Whether you’re following a Hobbit’s journey in Lord of the Rings or watching a ‘90s rom-com, in a home theater, you want to be immersed in the audio and visuals.
And how do you create immersion? Some folks set up two computer speakers at either side of the room and call that ‘surround sound.’ Or they use a soundbar that promises ‘3D sound.’ We’re here to say—that’s not surround sound!
If you want to experience sound mixing and editing like the filmmakers intended, you’ll need a multi-channel home theater, not a 2-channel audio system. What does that mean? We’ll explain all you’ll need to build the best surround sound system below.
As a home theater installer that serves Orange County and the entire state of California, we promise you’ll find a Hollywood-level theater when you partner with us.
Two-channel refers to a speaker system with a left and right speaker. A two-speaker system can split sound into left and right soundscapes, which will add some dimension and depth to music and film. But it can’t play front-and-back movement, which is an essential component to surround sound.
Most surround sound systems include five or more audio channels. You’ll use a separate channel for two front speakers, two ear-level speakers, and a center channel speaker. Many systems add two rear speakers as well, plus a subwoofer for bass notes.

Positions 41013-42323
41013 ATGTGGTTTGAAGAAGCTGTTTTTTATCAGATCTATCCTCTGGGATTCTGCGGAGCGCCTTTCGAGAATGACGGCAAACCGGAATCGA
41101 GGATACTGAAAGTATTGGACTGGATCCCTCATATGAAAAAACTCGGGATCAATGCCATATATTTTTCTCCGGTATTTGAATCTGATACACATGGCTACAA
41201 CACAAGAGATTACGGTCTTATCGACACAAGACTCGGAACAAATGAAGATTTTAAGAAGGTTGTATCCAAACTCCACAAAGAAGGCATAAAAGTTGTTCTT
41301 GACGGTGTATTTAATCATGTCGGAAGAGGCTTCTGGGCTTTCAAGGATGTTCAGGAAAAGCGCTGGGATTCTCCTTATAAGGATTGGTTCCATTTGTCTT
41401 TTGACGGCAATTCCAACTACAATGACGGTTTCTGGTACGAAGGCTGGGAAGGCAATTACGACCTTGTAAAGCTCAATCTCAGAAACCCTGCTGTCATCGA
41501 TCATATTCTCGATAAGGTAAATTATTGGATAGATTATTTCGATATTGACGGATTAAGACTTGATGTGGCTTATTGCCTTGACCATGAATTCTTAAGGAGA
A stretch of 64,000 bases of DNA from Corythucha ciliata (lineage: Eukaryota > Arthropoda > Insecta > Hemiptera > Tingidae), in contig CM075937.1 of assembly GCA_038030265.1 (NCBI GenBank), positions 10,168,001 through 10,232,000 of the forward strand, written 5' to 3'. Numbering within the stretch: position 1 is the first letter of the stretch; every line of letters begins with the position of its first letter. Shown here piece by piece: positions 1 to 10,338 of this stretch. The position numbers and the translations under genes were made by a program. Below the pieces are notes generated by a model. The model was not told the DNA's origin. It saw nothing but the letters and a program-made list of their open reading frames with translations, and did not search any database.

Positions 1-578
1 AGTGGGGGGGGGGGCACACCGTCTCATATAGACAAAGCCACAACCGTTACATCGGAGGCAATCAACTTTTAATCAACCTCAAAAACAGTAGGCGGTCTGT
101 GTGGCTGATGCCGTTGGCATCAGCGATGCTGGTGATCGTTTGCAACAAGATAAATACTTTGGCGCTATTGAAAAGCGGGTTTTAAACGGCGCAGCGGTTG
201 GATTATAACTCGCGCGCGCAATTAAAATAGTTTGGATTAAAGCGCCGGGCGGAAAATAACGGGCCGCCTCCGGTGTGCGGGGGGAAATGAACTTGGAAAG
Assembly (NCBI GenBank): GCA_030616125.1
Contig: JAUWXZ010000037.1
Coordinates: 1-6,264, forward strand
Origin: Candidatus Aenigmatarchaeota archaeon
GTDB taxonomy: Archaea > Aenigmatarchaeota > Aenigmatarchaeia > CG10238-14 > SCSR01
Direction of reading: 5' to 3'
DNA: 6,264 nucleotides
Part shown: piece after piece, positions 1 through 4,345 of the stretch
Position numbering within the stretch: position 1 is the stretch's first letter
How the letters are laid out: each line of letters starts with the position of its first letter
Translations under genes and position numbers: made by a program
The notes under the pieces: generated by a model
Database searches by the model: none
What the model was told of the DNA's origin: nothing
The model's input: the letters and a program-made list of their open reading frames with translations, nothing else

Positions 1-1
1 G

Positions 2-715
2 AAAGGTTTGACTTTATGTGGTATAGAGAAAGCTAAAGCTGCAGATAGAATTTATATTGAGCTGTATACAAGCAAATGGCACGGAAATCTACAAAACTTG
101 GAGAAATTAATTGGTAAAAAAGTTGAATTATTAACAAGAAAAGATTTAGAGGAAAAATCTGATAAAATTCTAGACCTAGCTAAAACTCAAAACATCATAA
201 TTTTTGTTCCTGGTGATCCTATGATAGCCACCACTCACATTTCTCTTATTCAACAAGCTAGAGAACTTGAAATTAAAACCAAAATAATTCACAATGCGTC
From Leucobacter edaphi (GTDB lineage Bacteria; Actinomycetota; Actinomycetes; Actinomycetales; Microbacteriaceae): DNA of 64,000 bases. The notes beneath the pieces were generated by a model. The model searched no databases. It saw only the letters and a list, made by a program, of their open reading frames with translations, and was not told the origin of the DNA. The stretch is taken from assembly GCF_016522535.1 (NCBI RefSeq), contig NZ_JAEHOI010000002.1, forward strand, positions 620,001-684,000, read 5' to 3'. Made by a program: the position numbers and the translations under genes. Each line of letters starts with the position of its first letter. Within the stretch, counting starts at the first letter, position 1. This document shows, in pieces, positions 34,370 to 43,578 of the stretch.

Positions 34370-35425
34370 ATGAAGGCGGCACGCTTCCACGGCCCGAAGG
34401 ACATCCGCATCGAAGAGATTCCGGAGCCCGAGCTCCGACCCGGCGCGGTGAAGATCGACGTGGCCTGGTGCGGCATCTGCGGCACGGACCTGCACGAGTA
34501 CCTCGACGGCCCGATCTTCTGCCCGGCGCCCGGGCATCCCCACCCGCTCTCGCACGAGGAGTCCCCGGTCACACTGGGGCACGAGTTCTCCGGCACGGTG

When master mixers create audio tracks for movies or music, they encode the sound in a very specific way. They designate sounds to channels, and each channel is meant to provide special sound effects. The tracks work together to make sounds, like a horse galloping across the screen, traveling from different locations relative to the viewer.
A multi-channel system decodes the signals into the correct speaker channels, replicating the movie maker’s intent. Without multiple speakers, you aren’t experiencing the movie as it was intended to be seen.
The A/V receiver is the brain of your surround sound system. It receives audio and video signals from media sources, like a DVD player, and sends the signal to connected speakers. The receiver also amplifies audio signals to multiple speakers and decodes surround sound formats, sending the right sound to the right speaker.
When we assemble surround sound systems, we typically use 16-gauge cables. If you’re running wire over 40 or 50 feet, we recommend much thicker 12-gauge cables.
Wireless systems are always an alternative. But be aware that you won’t be able to mix and match speaker brands, and connection over Wi-Fi can be finicky. You’ll still need to plug wireless speakers into an outlet, too.
But the easiest way to assemble a new home theater? Have a professional do it for you. A home theater professional like AUDIOVISIONS has years of experience designing and building home theater systems. We even install hidden in-wall and in-ceiling speakers for a clean, minimalistic aesthetic.
Ready to start your theater system? Contact AUDIOVISIONS here or message a member of our team below! We look forward to hearing from you!